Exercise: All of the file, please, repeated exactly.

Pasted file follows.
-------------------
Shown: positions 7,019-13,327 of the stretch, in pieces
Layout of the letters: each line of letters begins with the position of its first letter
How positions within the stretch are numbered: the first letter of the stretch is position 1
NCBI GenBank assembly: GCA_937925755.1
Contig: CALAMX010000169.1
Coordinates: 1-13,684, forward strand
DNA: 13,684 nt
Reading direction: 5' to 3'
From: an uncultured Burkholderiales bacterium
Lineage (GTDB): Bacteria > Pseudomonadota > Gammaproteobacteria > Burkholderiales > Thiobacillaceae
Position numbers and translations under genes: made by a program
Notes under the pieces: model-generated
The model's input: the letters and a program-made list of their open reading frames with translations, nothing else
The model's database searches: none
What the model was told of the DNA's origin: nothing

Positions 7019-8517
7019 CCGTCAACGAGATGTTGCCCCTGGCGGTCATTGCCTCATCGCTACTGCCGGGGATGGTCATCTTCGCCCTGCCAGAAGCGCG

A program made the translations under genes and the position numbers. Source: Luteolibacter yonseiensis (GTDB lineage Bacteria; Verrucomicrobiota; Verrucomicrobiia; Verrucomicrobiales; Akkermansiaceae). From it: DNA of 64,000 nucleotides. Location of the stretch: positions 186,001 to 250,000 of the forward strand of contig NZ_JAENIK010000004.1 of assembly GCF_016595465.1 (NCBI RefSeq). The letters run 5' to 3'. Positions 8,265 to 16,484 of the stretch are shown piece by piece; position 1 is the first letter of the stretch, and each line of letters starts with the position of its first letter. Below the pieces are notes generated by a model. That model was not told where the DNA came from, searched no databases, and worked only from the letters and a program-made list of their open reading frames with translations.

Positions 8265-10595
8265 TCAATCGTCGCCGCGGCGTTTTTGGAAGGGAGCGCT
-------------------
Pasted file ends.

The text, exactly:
Shown: positions 7,019-13,327 of the stretch, in pieces
Layout of the letters: each line of letters begins with the position of its first letter
How positions within the stretch are numbered: the first letter of the stretch is position 1
NCBI GenBank assembly: GCA_937925755.1
Contig: CALAMX010000169.1
Coordinates: 1-13,684, forward strand
DNA: 13,684 nt
Reading direction: 5' to 3'
From: an uncultured Burkholderiales bacterium
Lineage (GTDB): Bacteria > Pseudomonadota > Gammaproteobacteria > Burkholderiales > Thiobacillaceae
Position numbers and translations under genes: made by a program
Notes under the pieces: model-generated
The model's input: the letters and a program-made list of their open reading frames with translations, nothing else
The model's database searches: none
What the model was told of the DNA's origin: nothing

Positions 7019-8517
7019 CCGTCAACGAGATGTTGCCCCTGGCGGTCATTGCCTCATCGCTACTGCCGGGGATGGTCATCTTCGCCCTGCCAGAAGCGCG

A program made the translations under genes and the position numbers. Source: Luteolibacter yonseiensis (GTDB lineage Bacteria; Verrucomicrobiota; Verrucomicrobiia; Verrucomicrobiales; Akkermansiaceae). From it: DNA of 64,000 nucleotides. Location of the stretch: positions 186,001 to 250,000 of the forward strand of contig NZ_JAENIK010000004.1 of assembly GCF_016595465.1 (NCBI RefSeq). The letters run 5' to 3'. Positions 8,265 to 16,484 of the stretch are shown piece by piece; position 1 is the first letter of the stretch, and each line of letters starts with the position of its first letter. Below the pieces are notes generated by a model. That model was not told where the DNA came from, searched no databases, and worked only from the letters and a program-made list of their open reading frames with translations.

Positions 8265-10595
8265 TCAATCGTCGCCGCGGCGTTTTTGGAAGGGAGCGCT